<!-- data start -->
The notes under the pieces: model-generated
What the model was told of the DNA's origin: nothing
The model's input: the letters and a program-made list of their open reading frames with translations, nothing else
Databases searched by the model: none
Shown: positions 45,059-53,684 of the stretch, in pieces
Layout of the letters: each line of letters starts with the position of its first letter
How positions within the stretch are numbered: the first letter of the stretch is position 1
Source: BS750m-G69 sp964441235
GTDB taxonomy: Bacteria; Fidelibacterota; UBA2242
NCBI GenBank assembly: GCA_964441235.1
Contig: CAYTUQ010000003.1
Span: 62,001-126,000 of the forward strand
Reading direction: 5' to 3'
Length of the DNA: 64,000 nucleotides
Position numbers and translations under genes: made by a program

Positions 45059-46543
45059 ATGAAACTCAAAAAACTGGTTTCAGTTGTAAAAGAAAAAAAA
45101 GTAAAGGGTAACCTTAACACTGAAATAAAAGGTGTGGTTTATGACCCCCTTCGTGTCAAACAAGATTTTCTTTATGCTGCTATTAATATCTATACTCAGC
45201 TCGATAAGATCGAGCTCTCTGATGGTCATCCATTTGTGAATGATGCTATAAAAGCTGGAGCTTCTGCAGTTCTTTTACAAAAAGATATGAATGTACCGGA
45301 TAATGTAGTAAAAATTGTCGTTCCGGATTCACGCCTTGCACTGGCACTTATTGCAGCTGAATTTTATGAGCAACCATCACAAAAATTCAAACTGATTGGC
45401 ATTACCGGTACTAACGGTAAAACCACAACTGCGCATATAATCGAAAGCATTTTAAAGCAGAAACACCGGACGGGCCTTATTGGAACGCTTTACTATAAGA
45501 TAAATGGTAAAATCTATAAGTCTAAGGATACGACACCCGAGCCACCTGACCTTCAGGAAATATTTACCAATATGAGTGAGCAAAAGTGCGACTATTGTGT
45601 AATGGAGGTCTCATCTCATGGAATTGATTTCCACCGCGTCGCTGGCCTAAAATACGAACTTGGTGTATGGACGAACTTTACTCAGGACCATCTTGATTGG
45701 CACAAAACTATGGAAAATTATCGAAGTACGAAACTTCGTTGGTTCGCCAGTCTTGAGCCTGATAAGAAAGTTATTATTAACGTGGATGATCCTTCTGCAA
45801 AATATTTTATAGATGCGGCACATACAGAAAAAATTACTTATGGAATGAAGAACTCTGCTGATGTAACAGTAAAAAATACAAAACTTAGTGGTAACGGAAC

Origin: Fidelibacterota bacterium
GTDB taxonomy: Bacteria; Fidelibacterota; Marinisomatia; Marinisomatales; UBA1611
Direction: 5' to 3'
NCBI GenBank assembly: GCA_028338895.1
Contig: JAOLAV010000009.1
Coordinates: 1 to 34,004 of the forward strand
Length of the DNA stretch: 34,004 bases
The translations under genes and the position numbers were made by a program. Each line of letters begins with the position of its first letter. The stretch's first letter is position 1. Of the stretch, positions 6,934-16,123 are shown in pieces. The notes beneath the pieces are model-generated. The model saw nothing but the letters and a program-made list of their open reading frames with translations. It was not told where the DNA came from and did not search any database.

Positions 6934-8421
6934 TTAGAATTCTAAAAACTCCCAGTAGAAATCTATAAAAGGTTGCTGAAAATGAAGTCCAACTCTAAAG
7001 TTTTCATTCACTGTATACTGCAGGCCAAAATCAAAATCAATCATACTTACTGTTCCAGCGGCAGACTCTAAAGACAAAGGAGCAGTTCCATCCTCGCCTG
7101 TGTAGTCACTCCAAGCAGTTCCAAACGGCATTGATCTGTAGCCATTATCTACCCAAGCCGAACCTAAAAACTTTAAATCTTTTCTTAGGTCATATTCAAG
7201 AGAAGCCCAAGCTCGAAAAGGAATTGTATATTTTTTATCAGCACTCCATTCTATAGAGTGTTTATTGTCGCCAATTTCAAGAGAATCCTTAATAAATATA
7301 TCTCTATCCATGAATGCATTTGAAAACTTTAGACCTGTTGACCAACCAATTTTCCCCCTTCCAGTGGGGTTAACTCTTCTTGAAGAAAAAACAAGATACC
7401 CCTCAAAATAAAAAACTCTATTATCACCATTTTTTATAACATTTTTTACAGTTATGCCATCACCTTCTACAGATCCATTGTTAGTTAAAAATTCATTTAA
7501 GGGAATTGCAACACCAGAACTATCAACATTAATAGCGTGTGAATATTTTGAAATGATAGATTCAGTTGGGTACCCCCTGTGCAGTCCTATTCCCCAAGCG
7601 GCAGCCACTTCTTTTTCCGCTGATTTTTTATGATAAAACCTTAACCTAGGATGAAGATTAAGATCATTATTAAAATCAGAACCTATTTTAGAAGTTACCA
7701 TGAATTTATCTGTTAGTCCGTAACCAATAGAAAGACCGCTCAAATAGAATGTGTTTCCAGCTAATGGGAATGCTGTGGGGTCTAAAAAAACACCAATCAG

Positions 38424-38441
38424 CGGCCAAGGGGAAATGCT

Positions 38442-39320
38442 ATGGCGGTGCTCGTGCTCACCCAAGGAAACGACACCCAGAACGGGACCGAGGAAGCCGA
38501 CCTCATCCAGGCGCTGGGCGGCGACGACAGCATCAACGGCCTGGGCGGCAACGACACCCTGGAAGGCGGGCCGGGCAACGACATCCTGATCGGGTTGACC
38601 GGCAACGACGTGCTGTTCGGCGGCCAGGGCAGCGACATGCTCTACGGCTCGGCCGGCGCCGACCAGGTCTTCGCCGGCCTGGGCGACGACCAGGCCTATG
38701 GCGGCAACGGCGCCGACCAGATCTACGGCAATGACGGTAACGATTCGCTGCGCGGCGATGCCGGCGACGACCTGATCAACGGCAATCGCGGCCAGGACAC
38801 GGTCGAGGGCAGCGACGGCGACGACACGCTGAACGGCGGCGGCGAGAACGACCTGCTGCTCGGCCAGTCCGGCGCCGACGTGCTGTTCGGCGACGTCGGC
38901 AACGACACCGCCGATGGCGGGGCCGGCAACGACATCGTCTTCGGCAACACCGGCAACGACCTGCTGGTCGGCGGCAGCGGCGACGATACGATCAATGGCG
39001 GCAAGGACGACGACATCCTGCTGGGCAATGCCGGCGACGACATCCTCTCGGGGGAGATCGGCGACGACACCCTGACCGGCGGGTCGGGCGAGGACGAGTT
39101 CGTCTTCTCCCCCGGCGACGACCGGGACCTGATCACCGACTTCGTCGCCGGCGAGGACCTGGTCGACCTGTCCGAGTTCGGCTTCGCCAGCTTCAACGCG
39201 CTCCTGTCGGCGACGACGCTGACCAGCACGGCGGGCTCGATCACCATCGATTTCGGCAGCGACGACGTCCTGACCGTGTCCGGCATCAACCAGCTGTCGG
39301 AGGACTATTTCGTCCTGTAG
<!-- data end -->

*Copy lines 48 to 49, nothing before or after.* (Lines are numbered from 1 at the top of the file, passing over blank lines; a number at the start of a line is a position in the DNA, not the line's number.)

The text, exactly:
38501 CCTCATCCAGGCGCTGGGCGGCGACGACAGCATCAACGGCCTGGGCGGCAACGACACCCTGGAAGGCGGGCCGGGCAACGACATCCTGATCGGGTTGACC
38601 GGCAACGACGTGCTGTTCGGCGGCCAGGGCAGCGACATGCTCTACGGCTCGGCCGGCGCCGACCAGGTCTTCGCCGGCCTGGGCGACGACCAGGCCTATG